Mexico paper asks drug cartels what they can print without risk of murder
Explain what you want from us,' reads front-page editorial
CIUDAD JUAREZ, Mexico — The biggest newspaper in Mexico's most violent city is to restrict drug war coverage after the killing of its second journalist in less than two years, just as international press representatives will urge the government to make security for journalists a national priority.
In a front-page editorial Sunday, El Diario de Juarez asked drug cartels warring in this city across from El Paso, Texas, to say what they want from the newspaper, so it can continue its work without further death, injury or intimidation of its staff.
"Leaders of the different organizations that are fighting for control of Ciudad Juarez: The loss of two reporters from this publishing house in less than two years represents an irreparable sorrow for all of us who work here, and, in particular, for their families," the editorial said.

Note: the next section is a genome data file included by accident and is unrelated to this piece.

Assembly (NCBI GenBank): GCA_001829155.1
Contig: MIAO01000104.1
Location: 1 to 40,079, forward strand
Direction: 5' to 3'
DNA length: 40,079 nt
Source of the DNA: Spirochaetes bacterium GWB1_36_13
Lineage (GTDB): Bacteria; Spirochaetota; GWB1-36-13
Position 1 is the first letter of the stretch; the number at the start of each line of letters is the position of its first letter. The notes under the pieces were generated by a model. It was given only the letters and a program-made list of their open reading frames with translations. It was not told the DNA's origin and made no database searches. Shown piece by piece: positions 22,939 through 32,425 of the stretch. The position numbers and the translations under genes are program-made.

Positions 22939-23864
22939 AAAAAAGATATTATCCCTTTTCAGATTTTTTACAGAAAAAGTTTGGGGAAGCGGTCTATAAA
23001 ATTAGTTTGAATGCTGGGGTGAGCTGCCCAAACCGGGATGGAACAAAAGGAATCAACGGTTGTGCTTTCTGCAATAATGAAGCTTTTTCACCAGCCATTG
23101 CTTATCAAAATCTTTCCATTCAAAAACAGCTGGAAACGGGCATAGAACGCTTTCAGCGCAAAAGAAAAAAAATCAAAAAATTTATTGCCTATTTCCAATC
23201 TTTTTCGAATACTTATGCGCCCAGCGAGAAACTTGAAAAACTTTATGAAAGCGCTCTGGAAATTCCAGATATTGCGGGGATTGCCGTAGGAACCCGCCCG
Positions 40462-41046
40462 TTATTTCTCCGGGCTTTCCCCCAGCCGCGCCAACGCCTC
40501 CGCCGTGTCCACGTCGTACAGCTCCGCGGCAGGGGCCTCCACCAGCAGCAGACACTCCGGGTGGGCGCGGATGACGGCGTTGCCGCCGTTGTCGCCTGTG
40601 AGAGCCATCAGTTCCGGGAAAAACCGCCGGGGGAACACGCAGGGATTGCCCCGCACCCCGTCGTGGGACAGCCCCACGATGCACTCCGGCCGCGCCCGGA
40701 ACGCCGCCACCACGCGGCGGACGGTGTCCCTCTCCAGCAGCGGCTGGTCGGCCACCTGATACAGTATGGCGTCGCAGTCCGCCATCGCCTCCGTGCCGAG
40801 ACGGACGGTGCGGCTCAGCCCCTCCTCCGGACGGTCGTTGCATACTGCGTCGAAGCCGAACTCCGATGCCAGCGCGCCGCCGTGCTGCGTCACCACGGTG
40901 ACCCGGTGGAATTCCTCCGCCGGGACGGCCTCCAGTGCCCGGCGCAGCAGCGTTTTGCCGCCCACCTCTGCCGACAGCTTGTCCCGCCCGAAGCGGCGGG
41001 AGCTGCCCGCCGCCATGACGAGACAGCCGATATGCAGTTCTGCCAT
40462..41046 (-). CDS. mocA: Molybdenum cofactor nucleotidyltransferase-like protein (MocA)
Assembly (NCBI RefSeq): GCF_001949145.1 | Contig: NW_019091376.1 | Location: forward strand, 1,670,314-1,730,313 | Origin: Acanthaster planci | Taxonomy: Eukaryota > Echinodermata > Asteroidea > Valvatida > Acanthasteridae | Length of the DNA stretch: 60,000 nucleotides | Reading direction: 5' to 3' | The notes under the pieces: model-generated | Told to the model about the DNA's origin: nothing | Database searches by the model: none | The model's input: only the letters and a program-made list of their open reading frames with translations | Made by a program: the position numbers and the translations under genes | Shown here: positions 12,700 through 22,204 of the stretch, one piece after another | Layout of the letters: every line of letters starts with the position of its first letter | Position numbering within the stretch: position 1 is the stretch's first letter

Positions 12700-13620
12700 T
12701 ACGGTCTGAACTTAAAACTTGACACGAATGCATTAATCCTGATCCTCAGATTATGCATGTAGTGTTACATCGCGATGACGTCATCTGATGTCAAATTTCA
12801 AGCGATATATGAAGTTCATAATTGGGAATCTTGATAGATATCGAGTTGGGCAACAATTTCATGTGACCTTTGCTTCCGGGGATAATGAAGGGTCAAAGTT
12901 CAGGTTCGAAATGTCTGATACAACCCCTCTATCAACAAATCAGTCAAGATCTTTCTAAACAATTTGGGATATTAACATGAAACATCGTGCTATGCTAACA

"We ask you to explain what you want from us, what we should try to publish or not publish, so we know what to expect," it added.
It was the newspaper's second front-page editorial since gunmen attacked two El Diario photographers Thursday — one a new employee and the other an intern.
The new employee, Luis Carlos Santiago, 21, died and the intern was seriously wounded as they left their office to have lunch.
In 2008, a crime reporter for El Diario was slain outside his home as he was taking his daughters to school.
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